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In Is a moral lesson a requirement for fairy tales?, the commenting crowd has pressed for clear distinguishment between whether fables or fairy tales are being discussed.

How do fables and fairy tales differ? What are their distinguishing features, and how will I know whether the story I am reading may be one or the other?

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From the dictionary definition of a fable:

A short story, typically with animals as characters, conveying a moral
Oxford Dictionaries: "Fable"

Merriam Webster defines Fairy tale as:

a story (as for children) involving fantastic forces and beings (as fairies, wizards, and goblins)

and

a story in which improbable events lead to a happy ending
Merriam-Webster: "Fairy tale"

The defining factor of a fairy tale seems to be a story involving fantastical beasts and their magical world.

A more opinionated difference: There is no hidden meaning in a fable, and it is meant to convey a moral truth. On the other hand, fairy tales weave a world of magic and leave much room for imagination and fantasy. It is up to the reader to decide if he grasps any message or just enjoys the imaginary world of fairies and elves.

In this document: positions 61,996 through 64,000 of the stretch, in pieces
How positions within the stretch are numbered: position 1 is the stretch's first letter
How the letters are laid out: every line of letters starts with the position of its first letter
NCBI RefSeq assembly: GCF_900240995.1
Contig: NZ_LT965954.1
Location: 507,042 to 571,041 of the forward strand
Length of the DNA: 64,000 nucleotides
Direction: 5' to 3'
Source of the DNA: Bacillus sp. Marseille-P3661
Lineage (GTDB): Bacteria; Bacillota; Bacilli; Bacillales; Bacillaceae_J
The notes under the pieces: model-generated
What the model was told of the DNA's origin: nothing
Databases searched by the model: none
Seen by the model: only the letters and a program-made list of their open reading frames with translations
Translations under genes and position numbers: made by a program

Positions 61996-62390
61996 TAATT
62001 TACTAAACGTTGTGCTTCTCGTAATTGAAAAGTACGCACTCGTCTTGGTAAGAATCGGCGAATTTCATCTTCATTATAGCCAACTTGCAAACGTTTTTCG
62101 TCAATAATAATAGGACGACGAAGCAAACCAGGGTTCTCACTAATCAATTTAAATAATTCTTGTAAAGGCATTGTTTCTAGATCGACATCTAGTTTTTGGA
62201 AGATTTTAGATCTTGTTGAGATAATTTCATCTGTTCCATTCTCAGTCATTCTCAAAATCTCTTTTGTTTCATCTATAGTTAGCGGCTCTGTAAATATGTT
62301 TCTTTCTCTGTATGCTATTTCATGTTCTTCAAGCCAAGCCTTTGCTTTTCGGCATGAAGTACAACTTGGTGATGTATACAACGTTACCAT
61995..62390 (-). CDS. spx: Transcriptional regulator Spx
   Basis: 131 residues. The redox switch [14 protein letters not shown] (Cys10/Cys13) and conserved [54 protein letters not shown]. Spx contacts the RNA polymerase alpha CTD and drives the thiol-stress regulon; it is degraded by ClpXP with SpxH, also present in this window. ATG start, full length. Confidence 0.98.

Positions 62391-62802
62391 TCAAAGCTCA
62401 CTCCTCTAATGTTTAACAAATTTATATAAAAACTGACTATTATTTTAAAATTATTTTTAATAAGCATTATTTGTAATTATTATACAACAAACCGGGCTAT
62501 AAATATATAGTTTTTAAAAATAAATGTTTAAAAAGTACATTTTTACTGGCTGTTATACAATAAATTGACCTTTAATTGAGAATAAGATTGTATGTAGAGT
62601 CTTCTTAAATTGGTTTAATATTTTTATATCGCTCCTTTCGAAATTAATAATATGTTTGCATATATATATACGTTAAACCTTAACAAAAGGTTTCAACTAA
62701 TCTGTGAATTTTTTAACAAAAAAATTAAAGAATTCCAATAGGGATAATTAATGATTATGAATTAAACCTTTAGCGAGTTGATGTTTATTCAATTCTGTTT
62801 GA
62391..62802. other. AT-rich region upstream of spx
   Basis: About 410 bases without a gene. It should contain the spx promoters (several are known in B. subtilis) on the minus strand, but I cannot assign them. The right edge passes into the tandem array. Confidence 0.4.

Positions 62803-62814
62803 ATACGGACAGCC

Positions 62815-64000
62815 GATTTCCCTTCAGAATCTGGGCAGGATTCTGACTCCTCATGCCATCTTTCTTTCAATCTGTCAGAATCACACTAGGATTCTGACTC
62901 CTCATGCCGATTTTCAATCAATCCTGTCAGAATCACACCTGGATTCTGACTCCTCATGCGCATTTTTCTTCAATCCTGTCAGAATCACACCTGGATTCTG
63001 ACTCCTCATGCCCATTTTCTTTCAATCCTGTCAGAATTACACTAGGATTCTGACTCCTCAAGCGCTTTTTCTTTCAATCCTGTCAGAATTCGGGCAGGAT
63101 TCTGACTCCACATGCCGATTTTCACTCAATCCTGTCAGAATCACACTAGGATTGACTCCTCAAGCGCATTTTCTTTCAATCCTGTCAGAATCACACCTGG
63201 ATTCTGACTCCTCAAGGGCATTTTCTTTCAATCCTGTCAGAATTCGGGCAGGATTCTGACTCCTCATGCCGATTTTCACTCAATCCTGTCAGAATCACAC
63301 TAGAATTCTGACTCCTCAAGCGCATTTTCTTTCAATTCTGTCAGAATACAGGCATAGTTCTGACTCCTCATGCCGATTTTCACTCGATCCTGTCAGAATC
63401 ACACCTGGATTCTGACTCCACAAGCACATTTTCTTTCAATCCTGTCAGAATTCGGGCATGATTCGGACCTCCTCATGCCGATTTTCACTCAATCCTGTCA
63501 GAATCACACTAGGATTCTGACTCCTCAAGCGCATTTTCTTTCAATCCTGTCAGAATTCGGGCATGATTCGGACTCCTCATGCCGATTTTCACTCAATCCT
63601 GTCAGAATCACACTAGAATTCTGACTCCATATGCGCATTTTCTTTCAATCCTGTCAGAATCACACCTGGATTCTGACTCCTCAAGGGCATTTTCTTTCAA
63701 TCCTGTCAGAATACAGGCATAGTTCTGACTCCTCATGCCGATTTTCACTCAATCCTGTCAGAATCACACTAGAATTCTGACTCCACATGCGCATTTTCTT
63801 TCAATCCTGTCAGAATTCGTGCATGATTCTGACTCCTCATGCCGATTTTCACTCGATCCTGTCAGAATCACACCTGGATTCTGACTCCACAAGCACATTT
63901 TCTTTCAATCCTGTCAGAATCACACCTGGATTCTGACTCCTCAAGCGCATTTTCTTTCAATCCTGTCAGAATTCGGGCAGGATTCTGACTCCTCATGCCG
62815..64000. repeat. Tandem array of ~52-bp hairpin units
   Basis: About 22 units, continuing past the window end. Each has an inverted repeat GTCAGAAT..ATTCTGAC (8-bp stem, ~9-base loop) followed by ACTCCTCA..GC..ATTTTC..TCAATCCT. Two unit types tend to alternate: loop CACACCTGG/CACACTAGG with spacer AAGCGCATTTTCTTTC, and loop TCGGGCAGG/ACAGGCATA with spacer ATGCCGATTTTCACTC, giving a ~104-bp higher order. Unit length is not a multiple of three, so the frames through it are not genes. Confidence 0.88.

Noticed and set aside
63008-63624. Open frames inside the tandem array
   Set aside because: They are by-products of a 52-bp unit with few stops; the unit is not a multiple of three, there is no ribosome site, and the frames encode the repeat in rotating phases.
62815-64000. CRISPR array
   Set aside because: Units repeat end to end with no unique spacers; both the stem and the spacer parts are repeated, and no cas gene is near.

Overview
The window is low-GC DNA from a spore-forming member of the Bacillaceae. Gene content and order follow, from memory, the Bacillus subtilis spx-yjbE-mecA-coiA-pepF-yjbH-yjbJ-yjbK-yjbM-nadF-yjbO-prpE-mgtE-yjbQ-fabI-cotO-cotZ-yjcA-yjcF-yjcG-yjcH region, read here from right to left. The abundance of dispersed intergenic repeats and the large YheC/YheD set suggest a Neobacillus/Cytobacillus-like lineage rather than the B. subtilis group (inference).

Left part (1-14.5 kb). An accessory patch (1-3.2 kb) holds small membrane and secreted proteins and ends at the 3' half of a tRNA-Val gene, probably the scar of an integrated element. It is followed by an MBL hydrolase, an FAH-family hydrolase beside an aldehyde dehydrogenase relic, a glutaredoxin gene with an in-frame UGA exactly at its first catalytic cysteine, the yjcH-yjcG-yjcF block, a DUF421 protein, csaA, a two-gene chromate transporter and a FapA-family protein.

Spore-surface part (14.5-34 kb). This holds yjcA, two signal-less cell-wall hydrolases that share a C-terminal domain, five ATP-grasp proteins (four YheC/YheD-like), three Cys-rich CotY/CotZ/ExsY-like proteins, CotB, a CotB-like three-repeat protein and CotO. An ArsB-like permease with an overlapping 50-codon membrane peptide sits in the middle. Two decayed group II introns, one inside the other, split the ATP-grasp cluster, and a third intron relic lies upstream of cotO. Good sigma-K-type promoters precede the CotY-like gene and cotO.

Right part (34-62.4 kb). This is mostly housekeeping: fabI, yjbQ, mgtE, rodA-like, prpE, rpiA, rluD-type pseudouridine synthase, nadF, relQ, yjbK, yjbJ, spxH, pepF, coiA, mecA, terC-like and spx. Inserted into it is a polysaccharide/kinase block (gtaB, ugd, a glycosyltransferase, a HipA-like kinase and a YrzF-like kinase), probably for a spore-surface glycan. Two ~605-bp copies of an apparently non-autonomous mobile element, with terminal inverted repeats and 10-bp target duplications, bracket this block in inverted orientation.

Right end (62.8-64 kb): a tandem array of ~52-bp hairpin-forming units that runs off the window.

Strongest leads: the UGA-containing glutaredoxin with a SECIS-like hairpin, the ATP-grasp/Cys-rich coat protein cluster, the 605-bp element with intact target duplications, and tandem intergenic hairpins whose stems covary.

Taken from differencebetween.com: "fairy tales and fables"

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    Just as a note - fairy tales in no way are required to have fairies – TrojanByAccident Jan 24 '17 at 16:44
  • Many fairy tales are leftovers from defunct religions. All fables are known fiction for the express purpose of displaying a moral. – Carpe CM Jan 24 '17 at 18:52

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